News & Letters has since published Then and Now: On the 100th Anniversary of the First General Strike in the U.S. (Detroit, 1977) which takes up the St. Louis Hegelians and the two decades, 1857-1877.
  • 7CAPITAL, Vol. I, p. 329. All references to this work are to the standard Charles H. Kerr edition. Capital, Vol. I, Pelican Marx Library (Penguin Books, London, 1976), p. 415.
  • 8Marx and Engels: The Civil War in the United States, p. 252.
  • 9More popularly known as the Critique of Political Economy.
  • 10Karl Marx, A Contribution to the Critique of Political Economy, pp. 33-34.
  • 11Grundrisse der Kritik der Politischen Otkonomie, 1857-1858. Available only in German. Marx-Engels-Lenin Institute, Moscow, 1939. It is a sad commentary on rne state of contemporary Marxist scholarship that these have yet to be analyzed. The Grundrisse has recently been published in English in a Pelican Marx Library edition (Penguin Books, London, 1973). See also Philosophy and Revolution, Chapter 2, Section B, “The 1850s: The Grundrisse, Then and Now.”
  • 12Letter from Marx To Engels, January 8, 1868.
  • 13CAPITAL, Vol. I, p. 297. Pelican, p. 382.
  • 14"What a distance we have traveled.” CAPITAL, Vol. I, p. 330. Pelican, p. 416.
  • 15See Engels' Preface to CAPITAL, Volume II.
  • 16CAPITAL. Vol. I, p. 239, ftn. 2. Pelican, p. 324, ftn. 3.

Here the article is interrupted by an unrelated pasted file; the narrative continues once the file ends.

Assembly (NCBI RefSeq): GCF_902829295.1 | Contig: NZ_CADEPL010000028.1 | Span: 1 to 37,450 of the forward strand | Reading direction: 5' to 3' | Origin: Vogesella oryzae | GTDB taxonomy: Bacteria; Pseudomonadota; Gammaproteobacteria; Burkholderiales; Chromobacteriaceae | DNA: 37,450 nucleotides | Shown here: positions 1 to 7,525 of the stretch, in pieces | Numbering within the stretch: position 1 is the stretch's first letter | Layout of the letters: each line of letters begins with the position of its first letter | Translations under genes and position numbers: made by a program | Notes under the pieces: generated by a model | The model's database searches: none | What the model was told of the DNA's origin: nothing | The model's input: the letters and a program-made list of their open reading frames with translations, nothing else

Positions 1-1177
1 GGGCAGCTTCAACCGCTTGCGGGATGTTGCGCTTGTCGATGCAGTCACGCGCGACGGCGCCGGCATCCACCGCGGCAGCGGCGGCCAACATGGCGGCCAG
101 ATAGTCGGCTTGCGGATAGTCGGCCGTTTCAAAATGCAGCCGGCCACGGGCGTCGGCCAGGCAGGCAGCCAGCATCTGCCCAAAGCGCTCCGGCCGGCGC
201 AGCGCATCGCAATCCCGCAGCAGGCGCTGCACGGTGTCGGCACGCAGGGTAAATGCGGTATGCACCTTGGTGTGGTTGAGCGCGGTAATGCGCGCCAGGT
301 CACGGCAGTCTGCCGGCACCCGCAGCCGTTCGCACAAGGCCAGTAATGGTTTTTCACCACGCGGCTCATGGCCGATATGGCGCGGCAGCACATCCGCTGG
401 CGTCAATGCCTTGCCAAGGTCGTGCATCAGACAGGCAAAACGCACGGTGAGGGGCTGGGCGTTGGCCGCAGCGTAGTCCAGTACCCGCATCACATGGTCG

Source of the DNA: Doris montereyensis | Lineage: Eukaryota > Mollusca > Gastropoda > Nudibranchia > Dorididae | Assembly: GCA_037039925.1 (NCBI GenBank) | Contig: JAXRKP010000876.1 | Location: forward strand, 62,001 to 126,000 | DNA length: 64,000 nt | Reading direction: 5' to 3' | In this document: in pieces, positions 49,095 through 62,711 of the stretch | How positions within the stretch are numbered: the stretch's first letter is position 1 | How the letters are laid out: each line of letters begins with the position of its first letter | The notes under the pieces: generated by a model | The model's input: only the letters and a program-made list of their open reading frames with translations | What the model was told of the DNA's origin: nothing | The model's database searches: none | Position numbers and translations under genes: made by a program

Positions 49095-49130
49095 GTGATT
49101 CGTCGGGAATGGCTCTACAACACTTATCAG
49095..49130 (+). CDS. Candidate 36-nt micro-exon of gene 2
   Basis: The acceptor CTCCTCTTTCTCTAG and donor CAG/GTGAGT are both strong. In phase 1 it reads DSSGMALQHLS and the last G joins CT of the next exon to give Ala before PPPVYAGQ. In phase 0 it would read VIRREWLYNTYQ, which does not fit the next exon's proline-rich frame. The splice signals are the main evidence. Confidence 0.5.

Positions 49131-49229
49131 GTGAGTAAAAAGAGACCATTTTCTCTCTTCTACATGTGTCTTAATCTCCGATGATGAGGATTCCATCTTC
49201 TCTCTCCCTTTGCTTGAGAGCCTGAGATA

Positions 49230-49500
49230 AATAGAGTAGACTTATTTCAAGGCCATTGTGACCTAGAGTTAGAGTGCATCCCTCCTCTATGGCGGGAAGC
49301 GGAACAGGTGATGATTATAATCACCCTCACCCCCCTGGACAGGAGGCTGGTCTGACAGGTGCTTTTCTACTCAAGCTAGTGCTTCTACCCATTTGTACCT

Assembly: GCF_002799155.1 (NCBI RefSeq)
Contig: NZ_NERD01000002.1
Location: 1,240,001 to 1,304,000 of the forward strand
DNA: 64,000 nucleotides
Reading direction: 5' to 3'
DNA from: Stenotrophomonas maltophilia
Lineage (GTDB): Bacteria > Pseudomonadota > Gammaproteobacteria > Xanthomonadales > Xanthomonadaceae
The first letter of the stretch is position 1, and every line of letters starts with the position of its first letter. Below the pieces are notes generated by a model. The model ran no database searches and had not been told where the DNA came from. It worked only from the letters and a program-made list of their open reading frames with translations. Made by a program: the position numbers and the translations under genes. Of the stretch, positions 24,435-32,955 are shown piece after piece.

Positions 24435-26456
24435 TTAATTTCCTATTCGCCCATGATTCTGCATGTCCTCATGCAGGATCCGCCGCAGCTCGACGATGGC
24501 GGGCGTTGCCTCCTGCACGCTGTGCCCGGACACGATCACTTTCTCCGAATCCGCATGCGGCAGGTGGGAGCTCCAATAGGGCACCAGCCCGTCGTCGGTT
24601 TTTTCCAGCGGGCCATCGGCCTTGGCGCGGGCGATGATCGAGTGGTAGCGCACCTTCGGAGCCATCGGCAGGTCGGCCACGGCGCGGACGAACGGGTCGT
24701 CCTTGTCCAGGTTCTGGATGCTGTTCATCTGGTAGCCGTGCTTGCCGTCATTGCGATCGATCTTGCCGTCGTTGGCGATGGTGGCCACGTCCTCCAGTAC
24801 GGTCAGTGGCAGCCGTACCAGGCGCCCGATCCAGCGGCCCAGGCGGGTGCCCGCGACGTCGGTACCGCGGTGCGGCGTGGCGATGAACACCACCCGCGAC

• 17This material has never been published in the exact form in which Marx left it. In 1905, Karl Kautsky, to whom Engels entrusted the manuscript, took some liberties with the structure and published it under the title The Theories of Surplus Value. To this day, except for one volume published in the United States under the title, A History of Economic Doctrine, the work is unavailable in English. For the past decade, the Russian Communists, who now own the manuscript, have been promising to publish it in its original form, but they have not done so Theories of Surplus Value has since been published (1969) by Progress Publishers, Moscow.
  • 18See Appendix B. The reference is to the first edition of Marxism and Freedom. which included as Appendix B my translation of Lenin's “Abstract of Hegel’s Science of Logic,” which has since been published in Vol. 38 of Lenin’s Collected Works (Foreign Languages, Moscow, 1961).